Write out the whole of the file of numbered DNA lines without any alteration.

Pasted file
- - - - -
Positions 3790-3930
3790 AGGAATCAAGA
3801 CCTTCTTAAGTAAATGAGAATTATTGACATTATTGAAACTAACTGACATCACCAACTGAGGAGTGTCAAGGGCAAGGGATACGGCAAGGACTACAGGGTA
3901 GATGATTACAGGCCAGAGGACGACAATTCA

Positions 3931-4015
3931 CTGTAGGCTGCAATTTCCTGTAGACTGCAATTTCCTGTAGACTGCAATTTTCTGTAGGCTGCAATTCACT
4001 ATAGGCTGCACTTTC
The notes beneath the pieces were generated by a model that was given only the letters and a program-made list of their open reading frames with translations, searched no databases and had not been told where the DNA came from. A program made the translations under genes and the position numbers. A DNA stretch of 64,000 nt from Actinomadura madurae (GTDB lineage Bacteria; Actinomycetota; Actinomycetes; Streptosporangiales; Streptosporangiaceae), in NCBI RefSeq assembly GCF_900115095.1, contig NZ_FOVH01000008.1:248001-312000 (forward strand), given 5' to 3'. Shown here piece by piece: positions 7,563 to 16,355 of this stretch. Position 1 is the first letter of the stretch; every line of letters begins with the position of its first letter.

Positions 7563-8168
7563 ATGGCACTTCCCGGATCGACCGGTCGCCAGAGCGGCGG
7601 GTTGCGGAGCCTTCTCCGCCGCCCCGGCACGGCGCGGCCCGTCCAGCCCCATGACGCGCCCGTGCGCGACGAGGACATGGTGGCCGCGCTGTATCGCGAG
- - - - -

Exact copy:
Positions 3790-3930
3790 AGGAATCAAGA
3801 CCTTCTTAAGTAAATGAGAATTATTGACATTATTGAAACTAACTGACATCACCAACTGAGGAGTGTCAAGGGCAAGGGATACGGCAAGGACTACAGGGTA
3901 GATGATTACAGGCCAGAGGACGACAATTCA

Positions 3931-4015
3931 CTGTAGGCTGCAATTTCCTGTAGACTGCAATTTCCTGTAGACTGCAATTTTCTGTAGGCTGCAATTCACT
4001 ATAGGCTGCACTTTC
The notes beneath the pieces were generated by a model that was given only the letters and a program-made list of their open reading frames with translations, searched no databases and had not been told where the DNA came from. A program made the translations under genes and the position numbers. A DNA stretch of 64,000 nt from Actinomadura madurae (GTDB lineage Bacteria; Actinomycetota; Actinomycetes; Streptosporangiales; Streptosporangiaceae), in NCBI RefSeq assembly GCF_900115095.1, contig NZ_FOVH01000008.1:248001-312000 (forward strand), given 5' to 3'. Shown here piece by piece: positions 7,563 to 16,355 of this stretch. Position 1 is the first letter of the stretch; every line of letters begins with the position of its first letter.

Positions 7563-8168
7563 ATGGCACTTCCCGGATCGACCGGTCGCCAGAGCGGCGG
7601 GTTGCGGAGCCTTCTCCGCCGCCCCGGCACGGCGCGGCCCGTCCAGCCCCATGACGCGCCCGTGCGCGACGAGGACATGGTGGCCGCGCTGTATCGCGAG